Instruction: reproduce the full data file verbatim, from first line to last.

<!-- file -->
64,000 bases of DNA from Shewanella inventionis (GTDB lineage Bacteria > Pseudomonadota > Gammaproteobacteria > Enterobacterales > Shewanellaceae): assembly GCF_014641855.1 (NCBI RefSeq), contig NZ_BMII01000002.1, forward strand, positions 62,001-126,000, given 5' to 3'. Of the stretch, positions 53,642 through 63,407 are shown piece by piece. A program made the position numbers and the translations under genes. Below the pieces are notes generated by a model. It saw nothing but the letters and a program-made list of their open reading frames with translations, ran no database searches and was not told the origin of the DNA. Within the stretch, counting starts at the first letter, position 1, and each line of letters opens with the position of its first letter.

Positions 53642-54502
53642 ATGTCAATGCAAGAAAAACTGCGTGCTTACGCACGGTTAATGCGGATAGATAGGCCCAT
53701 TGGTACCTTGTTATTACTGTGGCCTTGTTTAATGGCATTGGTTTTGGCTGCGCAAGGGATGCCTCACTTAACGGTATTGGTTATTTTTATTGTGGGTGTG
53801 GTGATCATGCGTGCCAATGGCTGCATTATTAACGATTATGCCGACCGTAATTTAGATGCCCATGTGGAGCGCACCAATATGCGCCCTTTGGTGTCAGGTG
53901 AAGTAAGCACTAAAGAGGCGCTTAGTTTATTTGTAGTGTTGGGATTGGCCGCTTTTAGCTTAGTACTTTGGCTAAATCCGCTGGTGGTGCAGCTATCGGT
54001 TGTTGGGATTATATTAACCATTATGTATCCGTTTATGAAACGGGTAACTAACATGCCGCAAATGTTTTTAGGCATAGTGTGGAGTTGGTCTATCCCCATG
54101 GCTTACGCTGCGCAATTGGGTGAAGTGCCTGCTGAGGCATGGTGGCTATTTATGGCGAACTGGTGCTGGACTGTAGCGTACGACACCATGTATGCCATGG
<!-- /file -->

64,000 bases of DNA from Shewanella inventionis (GTDB lineage Bacteria > Pseudomonadota > Gammaproteobacteria > Enterobacterales > Shewanellaceae): assembly GCF_014641855.1 (NCBI RefSeq), contig NZ_BMII01000002.1, forward strand, positions 62,001-126,000, given 5' to 3'. Of the stretch, positions 53,642 through 63,407 are shown piece by piece. A program made the position numbers and the translations under genes. Below the pieces are notes generated by a model. It saw nothing but the letters and a program-made list of their open reading frames with translations, ran no database searches and was not told the origin of the DNA. Within the stretch, counting starts at the first letter, position 1, and each line of letters opens with the position of its first letter.

Positions 53642-54502
53642 ATGTCAATGCAAGAAAAACTGCGTGCTTACGCACGGTTAATGCGGATAGATAGGCCCAT
53701 TGGTACCTTGTTATTACTGTGGCCTTGTTTAATGGCATTGGTTTTGGCTGCGCAAGGGATGCCTCACTTAACGGTATTGGTTATTTTTATTGTGGGTGTG
53801 GTGATCATGCGTGCCAATGGCTGCATTATTAACGATTATGCCGACCGTAATTTAGATGCCCATGTGGAGCGCACCAATATGCGCCCTTTGGTGTCAGGTG
53901 AAGTAAGCACTAAAGAGGCGCTTAGTTTATTTGTAGTGTTGGGATTGGCCGCTTTTAGCTTAGTACTTTGGCTAAATCCGCTGGTGGTGCAGCTATCGGT
54001 TGTTGGGATTATATTAACCATTATGTATCCGTTTATGAAACGGGTAACTAACATGCCGCAAATGTTTTTAGGCATAGTGTGGAGTTGGTCTATCCCCATG
54101 GCTTACGCTGCGCAATTGGGTGAAGTGCCTGCTGAGGCATGGTGGCTATTTATGGCGAACTGGTGCTGGACTGTAGCGTACGACACCATGTATGCCATGG